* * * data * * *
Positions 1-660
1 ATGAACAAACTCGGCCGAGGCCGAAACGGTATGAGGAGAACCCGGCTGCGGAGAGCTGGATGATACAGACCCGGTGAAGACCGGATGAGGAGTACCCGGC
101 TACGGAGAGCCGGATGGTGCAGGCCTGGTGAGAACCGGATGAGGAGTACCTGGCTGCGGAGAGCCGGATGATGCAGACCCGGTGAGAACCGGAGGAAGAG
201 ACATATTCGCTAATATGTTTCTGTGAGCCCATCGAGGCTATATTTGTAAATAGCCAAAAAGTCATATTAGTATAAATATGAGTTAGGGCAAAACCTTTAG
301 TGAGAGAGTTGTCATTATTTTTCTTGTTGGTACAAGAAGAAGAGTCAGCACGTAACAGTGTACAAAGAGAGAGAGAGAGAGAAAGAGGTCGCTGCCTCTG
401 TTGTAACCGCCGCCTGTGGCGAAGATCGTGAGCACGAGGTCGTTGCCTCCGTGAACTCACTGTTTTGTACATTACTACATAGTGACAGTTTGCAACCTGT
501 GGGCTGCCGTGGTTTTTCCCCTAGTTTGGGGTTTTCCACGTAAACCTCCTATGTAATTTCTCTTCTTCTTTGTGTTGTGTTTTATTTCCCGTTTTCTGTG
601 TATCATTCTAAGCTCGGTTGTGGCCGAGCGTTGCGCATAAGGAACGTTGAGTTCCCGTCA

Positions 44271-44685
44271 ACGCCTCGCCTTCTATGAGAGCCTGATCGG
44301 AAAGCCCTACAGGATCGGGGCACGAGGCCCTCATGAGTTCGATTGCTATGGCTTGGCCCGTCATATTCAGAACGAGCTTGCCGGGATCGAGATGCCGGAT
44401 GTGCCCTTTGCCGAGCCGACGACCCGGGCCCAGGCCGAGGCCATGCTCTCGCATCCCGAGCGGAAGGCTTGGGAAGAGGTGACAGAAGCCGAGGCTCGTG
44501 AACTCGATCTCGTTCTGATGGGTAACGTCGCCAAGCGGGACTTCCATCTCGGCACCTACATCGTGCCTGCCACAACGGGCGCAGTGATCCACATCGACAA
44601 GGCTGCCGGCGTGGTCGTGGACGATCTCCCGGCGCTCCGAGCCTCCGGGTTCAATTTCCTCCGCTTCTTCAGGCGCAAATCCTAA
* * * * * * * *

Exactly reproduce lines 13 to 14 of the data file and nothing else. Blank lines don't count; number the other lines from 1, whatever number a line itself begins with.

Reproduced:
44501 AACTCGATCTCGTTCTGATGGGTAACGTCGCCAAGCGGGACTTCCATCTCGGCACCTACATCGTGCCTGCCACAACGGGCGCAGTGATCCACATCGACAA
44601 GGCTGCCGGCGTGGTCGTGGACGATCTCCCGGCGCTCCGAGCCTCCGGGTTCAATTTCCTCCGCTTCTTCAGGCGCAAATCCTAA